With the turning of the Chinese Year, more people are contemplating their annual I Ching reading. Over at ‘A touch of Ancients’, Allan Lian has written about the synchronicities that accompanied his reading for last year. He’s pausing at the change of year to look back as well as forward through the eyes of the Yijing – something I think is a very good idea. If you don’t have an annual reading from the previous year to look at (or perhaps even if you do), you can always put the question to Yi, ‘What can I learn from last year’s experiences?’
You can see another approach at Ren Qizhen’s blog, the Way of long life and long vision. He asked a series of questions, about what to expect in the coming year, what the biggest change would be, what he must learn, and continued the conversation in response to these answers.
When asking just for a single reading for the year ahead, I think you are really asking for a pattern – something that will pervade your experience, that you can recognise and learn from again and again in different forms. I do my annual reading on my birthday, December 7th, and was very startled last time to receive Hexagram 6, Conflict, moving to 59, Dispersing. I think of myself as the most peaceful and accepting of individuals. But here I have a moving line that talks to me firmly about not winning by arguing, and instead accepting the calling that comes to me, and settling down peacefully with what is. With this in mind for the past couple of months, I’ve started to notice for the first time how often I am sparked into action by indignant conviction of one kind or another. I hope I’ll be able to take this awareness from small-scale to something larger over the coming months.
In his audio introduction to the I Ching, Ron Masa says he abandoned the idea of annual readings after receiving Hexagram 23. Well, if the thought of a full year’s Stripping Away old stuff would plunge you into 12 months’ depression, then that’s fair enough. But there are other ways to live with a reading.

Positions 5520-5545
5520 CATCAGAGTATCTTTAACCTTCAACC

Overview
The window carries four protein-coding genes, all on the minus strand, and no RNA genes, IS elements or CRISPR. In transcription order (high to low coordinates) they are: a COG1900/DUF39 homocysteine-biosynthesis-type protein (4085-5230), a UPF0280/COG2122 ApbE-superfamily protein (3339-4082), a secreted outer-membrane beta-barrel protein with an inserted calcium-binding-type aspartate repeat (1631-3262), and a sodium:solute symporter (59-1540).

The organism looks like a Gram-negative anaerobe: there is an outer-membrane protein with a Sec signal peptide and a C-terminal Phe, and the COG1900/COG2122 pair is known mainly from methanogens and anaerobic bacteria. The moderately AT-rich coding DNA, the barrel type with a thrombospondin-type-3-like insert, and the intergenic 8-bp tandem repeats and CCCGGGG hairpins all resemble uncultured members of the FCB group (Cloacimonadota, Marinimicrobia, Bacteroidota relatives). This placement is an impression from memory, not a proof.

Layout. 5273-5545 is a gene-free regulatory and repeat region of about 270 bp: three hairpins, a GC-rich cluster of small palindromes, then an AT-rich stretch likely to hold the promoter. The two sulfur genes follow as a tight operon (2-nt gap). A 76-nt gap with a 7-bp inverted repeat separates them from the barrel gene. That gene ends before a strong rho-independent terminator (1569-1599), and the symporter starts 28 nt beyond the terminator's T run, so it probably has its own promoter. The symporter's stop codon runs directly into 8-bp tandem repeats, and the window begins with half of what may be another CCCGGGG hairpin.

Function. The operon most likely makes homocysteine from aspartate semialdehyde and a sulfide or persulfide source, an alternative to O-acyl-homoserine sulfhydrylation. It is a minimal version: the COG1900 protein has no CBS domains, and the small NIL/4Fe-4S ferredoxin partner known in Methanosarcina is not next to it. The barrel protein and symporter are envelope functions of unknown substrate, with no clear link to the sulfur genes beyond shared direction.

I wondered what Yi would have to say about this.
Question: “Yi – how can we best use an annual reading?”
Answer: with Great Overstepping, Persevering. Hexagram 28 moving at the fifth line to Hexagram 32.
Hexagram 28 has to do with ‘stepping over’ boundaries, including boundaries in time. So there is the idea of striding out over the threshold of the year. It also suggests crossing boundaries in one’s thinking. Perhaps in your growth through the past year, you might have outgrown your old way of being. Perhaps the old roof beam can no longer take the weight of your new self; perhaps you need to move out and find a bigger space to think in. So one of the uses for an annual reading is to show us where change is needed, and encourage us to step beyond previous limitations.
The moving line speaks of renewal and enjoyment:
‘Withered willow sprouts flowers,
Venerable wife gets upright husband.
No blame, no praise’
The most withered old stick can enjoy a new burst of life with a new year – like a mature woman, settled in her ways, given a new lease of life and adventure by a younger husband. We call it a new year because it can be different from the old one; it stretches out ahead of you full of unknown potentials.
An annual reading should have the effect of increasing our enjoyment of this, not nailing us down to a few limited tasks or possibilities. The reading might offer something new to notice, and enjoy noticing – without demanding results, and without passing judgement. ‘No blame, no praise’ in this line can actually be advice not to leap to conclusions about the value of something new and unconventional. I think this marks out how an annual reading is different from a weekly one, or from specific questions seeking advice or insight. We can look to smaller-scale readings for endorsement or a swift kick.
An annual reading brings together Great Overstepping, crossing boundaries and exceeding limits, with Persevering – which has a range of meaning that extends from the spirit that endures through change, to simple habit. So on the one hand an annual reading is a chance to ‘exceed your programming’ – to overstep the limits of one’s usual habits. And at the same time, since it lasts a year, it has a steadying effect. It shows how the same essence Perseveres through the big transitions from one year to the next. The old character for Persevering shows a single heart and a single boat that travels between two shores. It’s still the same willow-essence that sprouts as new flowers.